Plus new rankings show it’s the Eight then daylight
Thinking the best of people
The ANU reports a study that finds researchers “keen to publish in elite journals are unknowingly tweaking experiments and analysis methods to increase their chances of getting results that are easily published.” It’s called P-hacking and it occurs “when researchers collect or select data or statistical analyses until non-significant results become significant.” Who would have thought?
Bebbington steps up
University of Adelaide VC Warren Bebbington explains why universities will do it tough while the status quo prevails, yesterday: “With uncapped enrolment costs accelerating beyond available funds, the Australian university system is in danger of entering a fiscal famine: the slow starvation of a sector that generates the nation’s third largest exports.”
And none will do it tougher than the Group of Eight; “the courses most drastically underfunded, medicine, dentistry, and vet science for example, are concentrated in the Go8. The courses most difficult to make commercially viable, those that address our artistic and cultural heritage for example, survive chiefly within the Go8. And the lion’s share of the nation’s research, much of it desperately under-resourced, also resides in the Go8.”
So what is to be done? “Both major political parties now intend to make higher education funding a major issue at the next federal election. I will work with both sides of politics, through the Group of Eight and as deputy chair of Universities Australia, to see that real, long-term, sector-wide reform ultimately prevails.” And now a cut in funding for Commonwealth Supported Places is off the table that debate needs to address the philosophical difference of who pays. “I had an email this morning saying we should learn from Scandinavia where university is free but I don’t hear anybody talking about Scandinavian tax rates,” he says. The community also needs to hear how the existing system isn’t exactly rational, with law and business students subsidising intensive teaching disciplines, notably medicine and dentistry.
But first up we need to hear from Kim Carr. “The big picture for me is the Labor platform, we need to hear what the party has to offer.”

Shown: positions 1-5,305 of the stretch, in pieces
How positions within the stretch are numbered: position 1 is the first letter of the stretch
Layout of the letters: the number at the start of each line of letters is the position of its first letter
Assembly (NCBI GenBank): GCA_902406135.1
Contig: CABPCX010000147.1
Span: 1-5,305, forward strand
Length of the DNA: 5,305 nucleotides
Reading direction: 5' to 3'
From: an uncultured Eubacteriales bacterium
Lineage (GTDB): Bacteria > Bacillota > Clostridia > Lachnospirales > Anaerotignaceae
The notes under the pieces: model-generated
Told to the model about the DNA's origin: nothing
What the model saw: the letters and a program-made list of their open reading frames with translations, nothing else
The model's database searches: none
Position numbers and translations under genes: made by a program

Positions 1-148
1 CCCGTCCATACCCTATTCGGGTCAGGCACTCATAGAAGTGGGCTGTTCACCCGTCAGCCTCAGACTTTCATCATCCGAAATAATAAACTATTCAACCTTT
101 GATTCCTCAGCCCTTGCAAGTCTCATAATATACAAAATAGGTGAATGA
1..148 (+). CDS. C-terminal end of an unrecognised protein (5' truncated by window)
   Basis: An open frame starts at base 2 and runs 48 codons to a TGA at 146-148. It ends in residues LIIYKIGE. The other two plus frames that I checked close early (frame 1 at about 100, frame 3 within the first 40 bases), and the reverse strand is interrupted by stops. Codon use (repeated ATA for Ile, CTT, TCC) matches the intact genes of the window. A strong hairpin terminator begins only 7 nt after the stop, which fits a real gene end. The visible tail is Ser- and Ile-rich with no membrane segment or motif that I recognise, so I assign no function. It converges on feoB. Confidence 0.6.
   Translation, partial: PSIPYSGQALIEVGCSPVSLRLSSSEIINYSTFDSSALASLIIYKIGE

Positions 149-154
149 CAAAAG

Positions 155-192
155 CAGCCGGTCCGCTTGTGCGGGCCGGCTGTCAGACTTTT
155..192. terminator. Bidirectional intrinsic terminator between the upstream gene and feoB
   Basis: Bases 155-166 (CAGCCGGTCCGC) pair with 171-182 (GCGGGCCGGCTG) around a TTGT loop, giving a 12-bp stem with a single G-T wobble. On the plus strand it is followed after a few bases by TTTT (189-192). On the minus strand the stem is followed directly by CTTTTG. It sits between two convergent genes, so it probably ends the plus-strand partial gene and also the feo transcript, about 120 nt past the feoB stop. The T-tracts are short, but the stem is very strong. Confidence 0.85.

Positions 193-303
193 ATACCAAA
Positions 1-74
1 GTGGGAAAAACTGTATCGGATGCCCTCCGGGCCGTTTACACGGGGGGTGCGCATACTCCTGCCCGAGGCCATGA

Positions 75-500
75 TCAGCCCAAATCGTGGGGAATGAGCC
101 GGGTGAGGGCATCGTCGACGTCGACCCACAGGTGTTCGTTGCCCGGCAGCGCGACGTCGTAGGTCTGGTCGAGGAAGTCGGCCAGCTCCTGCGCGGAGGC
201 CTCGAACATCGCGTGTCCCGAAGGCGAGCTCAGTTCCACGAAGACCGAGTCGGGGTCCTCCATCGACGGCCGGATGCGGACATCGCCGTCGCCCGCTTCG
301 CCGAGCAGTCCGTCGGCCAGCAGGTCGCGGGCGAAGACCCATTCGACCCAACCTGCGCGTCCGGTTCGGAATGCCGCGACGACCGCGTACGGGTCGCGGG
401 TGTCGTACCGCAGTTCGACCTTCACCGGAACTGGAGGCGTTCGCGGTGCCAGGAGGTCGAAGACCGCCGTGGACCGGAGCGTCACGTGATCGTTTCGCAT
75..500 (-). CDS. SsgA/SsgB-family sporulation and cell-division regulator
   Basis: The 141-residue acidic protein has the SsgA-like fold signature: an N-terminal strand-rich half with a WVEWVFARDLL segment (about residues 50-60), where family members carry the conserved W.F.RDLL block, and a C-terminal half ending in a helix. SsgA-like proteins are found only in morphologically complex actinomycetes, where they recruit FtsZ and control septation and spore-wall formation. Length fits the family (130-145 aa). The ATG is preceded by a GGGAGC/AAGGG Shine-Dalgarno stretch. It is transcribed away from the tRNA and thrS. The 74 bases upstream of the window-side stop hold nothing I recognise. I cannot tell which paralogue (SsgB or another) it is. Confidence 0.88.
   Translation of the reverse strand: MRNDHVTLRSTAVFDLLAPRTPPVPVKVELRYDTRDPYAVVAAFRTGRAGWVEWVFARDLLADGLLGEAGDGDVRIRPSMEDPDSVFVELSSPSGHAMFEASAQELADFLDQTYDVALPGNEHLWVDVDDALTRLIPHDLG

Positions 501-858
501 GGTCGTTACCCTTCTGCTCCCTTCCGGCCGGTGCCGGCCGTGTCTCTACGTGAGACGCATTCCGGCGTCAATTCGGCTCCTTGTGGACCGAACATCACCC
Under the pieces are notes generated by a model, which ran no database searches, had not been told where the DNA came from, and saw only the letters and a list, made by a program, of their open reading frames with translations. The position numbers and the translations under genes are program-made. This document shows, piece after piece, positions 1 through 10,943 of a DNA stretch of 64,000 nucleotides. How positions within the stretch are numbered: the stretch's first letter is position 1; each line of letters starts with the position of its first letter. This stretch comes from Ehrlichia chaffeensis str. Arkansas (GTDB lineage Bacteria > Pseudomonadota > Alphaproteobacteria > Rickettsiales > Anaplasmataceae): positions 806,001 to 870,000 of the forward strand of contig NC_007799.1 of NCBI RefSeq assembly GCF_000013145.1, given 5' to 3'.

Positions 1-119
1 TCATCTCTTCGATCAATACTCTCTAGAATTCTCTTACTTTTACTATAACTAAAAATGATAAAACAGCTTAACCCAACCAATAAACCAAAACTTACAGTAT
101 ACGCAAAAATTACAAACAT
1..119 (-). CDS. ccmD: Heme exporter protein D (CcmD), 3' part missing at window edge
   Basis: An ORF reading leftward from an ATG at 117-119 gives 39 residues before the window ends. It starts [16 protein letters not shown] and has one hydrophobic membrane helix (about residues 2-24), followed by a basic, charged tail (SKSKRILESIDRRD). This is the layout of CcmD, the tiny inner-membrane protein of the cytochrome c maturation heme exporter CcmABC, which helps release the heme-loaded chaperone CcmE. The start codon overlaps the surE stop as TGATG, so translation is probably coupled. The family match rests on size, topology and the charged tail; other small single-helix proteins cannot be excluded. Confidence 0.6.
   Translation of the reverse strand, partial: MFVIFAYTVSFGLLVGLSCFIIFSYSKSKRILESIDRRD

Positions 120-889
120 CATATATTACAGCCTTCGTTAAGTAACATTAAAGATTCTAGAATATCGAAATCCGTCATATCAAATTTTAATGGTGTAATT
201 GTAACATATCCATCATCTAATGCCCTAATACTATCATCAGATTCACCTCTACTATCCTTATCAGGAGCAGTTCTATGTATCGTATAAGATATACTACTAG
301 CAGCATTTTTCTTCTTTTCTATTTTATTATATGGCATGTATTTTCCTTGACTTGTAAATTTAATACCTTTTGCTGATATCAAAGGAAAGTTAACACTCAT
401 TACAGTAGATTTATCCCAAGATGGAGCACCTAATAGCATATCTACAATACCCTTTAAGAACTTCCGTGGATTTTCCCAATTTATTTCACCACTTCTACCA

Ingracious in victory
Labor’s Senator Kim Carr and University of Canberra VC Stephen Parker want Chris Pyne to resign, which will not happen – if only because they suggested it. But what is with calls around the higher education community yesterday that Universities Australia’s “current leadership” should also go? Surely calling money is what industry lobbyists are paid to do (see below).
Defeat is another word for opportunity
Belinda Robinson would not recognise policy defeat if it arrived with a brass band playing the funeral march from Handel‘s Saul. The Universities Australia chief appeared on the Chris Pyne podium on Monday backing deregulation MKIII but last night was saying its defeat, “has created a terrific opportunity for all parliamentarians to participate in a more comprehensive and inclusive process for having a look at all the options for resolving this issue and discussing and consulting with students and with the public on a long-term, durable solution.”
And what that isn’t is anything that involves cuts, be they those proposed in the last budget, or any the government might have in mind for the next. “Now is not the time to be progressing those cuts or to be seeking offsets from, say, research projects – programs – or in fact any other higher education program. We need some stability now and we need a genuine process that looks at all options in the interest of us really coming to some durable, long-term solution to this issue that is now very well-recognised across the board.” And what do you bet “all the options” include achieving deregulation by spending not saving.
More cosmopolitan than Clayton